DISABILITY BENEFITS: SSI OR SSD?
SHOULD YOU APPLY FOR SSD OR SSI DISABILITY BENEFITS?
Social Security Disability benefits are monthly payments that support individuals who cannot work a full-time job and have a disability. There are two different SSA programs that pay disability benefits. Those programs are Social Security Disability (SSD) and Supplemental Security Income (SSI).
Although both programs use the same basic definition of “disability,” there are fundamental differences between the programs. The benefits and qualifying requirements differ. The biggest difference is that SSI benefits require financial need. SSI benefits are for those with a disability, but who did not pay into the government system.
SOCIAL SECURITY DISABILITY BENEFITS
Social Security Disability, on the other hand, is the program that pays monthly benefits to people who have a disability, work, and pay taxes. Many people confuse these two programs. This is easy to do because you can receive payments from both programs at the same time. For example, if you worked for 20 years, became disabled, but you worked at a low paying job, your monthly benefit amount under SSD may be low enough that you also qualify for SSI benefits. Your financial eligibility for SSI can depend on the state in which you live.
The main thing to understand about the programs is that when you apply for disability benefits, you are applying for both types of benefit. The SSA will determine if you are not financially eligible for SSI. They will also determine, under their rules, if you are eligible and are disabled for SSD. Eligibility for benefits begins when you apply for benefits. If you do not apply, you are not eligible and you cannot go back in time and receive past benefits. Many people think that if they apply, even five years after they stop working, due to d the SSA will pay them for the entire time they have been off work. This is simply not true.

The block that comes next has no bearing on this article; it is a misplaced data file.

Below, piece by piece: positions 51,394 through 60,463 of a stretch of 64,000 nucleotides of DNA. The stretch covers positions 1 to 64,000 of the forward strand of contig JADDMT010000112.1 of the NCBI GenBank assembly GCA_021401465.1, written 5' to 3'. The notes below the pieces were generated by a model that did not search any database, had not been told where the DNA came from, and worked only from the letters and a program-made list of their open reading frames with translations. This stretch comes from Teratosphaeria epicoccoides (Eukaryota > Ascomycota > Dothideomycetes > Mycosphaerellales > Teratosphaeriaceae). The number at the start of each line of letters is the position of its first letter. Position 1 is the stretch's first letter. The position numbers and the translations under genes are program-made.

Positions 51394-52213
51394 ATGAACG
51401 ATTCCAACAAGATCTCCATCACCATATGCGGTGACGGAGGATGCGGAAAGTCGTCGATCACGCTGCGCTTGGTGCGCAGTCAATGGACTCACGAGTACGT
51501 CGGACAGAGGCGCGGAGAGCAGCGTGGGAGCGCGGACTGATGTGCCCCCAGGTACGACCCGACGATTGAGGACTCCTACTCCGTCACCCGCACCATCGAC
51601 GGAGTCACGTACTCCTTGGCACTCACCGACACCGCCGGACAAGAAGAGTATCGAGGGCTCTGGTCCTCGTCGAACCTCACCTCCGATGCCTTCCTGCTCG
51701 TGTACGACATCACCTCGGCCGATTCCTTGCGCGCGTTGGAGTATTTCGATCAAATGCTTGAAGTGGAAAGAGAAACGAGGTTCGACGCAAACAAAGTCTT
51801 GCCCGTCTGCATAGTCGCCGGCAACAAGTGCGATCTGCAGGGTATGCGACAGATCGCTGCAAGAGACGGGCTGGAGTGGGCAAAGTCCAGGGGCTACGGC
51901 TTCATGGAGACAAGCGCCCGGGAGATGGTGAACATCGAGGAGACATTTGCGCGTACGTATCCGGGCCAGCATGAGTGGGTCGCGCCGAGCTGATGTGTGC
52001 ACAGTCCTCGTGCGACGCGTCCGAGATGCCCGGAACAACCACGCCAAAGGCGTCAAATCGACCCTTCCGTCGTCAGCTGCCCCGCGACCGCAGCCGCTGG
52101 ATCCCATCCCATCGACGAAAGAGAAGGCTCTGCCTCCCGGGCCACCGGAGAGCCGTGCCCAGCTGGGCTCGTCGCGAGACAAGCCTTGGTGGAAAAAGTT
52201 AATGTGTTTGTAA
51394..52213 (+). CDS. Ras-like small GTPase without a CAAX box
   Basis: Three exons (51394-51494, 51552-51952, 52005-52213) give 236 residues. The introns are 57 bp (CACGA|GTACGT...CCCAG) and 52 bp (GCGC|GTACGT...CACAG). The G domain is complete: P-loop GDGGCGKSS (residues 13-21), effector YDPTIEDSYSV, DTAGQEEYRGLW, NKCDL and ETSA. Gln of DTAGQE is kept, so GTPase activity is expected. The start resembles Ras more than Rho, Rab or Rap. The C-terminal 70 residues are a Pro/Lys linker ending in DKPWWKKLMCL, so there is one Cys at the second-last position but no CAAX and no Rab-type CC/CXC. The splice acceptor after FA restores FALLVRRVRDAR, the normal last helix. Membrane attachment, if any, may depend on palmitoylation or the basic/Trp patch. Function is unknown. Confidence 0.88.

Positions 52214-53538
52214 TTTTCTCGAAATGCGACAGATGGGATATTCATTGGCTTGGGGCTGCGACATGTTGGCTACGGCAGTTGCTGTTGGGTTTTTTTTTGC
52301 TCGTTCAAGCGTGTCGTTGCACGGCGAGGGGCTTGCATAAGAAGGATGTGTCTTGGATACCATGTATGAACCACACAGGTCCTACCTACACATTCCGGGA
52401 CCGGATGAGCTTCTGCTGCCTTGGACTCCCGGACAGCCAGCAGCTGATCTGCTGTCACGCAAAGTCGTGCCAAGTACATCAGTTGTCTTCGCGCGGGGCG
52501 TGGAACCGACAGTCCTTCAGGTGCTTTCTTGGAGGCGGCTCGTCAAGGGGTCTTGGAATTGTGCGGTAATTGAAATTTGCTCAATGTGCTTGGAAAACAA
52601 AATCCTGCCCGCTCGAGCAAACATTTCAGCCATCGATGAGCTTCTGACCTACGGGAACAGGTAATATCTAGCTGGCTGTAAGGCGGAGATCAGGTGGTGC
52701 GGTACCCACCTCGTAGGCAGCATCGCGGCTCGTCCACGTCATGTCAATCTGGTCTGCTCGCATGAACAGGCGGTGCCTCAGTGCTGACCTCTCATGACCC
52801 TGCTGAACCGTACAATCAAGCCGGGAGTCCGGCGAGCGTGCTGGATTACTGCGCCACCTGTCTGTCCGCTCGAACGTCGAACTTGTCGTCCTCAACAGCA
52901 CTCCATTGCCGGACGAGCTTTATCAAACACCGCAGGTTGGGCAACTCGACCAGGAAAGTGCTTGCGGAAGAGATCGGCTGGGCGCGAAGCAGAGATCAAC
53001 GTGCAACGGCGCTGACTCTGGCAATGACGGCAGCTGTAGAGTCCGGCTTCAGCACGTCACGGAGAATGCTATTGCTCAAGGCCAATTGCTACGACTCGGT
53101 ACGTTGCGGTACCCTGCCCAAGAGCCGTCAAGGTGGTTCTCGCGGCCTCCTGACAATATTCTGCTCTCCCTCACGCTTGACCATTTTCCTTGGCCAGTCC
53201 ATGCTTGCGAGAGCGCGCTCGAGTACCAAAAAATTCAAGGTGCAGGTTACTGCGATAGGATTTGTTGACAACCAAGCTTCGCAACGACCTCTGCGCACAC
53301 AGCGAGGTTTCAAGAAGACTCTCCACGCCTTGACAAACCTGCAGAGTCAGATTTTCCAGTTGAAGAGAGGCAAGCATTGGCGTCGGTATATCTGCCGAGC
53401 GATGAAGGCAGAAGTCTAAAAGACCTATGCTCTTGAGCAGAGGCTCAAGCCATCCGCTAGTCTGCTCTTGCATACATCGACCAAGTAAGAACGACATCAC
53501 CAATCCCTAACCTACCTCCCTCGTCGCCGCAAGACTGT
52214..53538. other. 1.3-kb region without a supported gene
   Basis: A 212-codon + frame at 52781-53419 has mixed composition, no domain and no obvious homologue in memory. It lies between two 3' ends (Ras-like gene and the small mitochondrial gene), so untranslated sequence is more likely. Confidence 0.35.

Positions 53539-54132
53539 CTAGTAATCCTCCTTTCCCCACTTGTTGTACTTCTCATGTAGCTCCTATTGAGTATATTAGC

SUPPLEMENTAL SECURITY INCOME
Supplemental Security Income begins on the date of application if one is found disabled. Under the SSD application, the most a person can receive in past-due benefits are payments one year prior to their application date. You can only receive past due benefits if were not working one year prior to applying. You also have to qualify for disability benefits during that past period of time.
No matter what type of benefit you are eligible for, you can receive nothing unless you apply. Therefore, if you become disabled and are no longer working, the sooner you apply the better off you will be. Contact Cannon Disability Law and let us help you today. You can find out more about your legal team on this website. Dianna Cannon has been practicing disability law for over 30 years. Brett Bunkall has won hundreds of cases in Utah, Nevada, Idaho, and California. Andria Summers has over 20 years of experience helping claimants win disability benefits. Our representatives know the law. We have won over $100 million in disability benefits for our clients. Contact us today to hire a disability attorney with experience.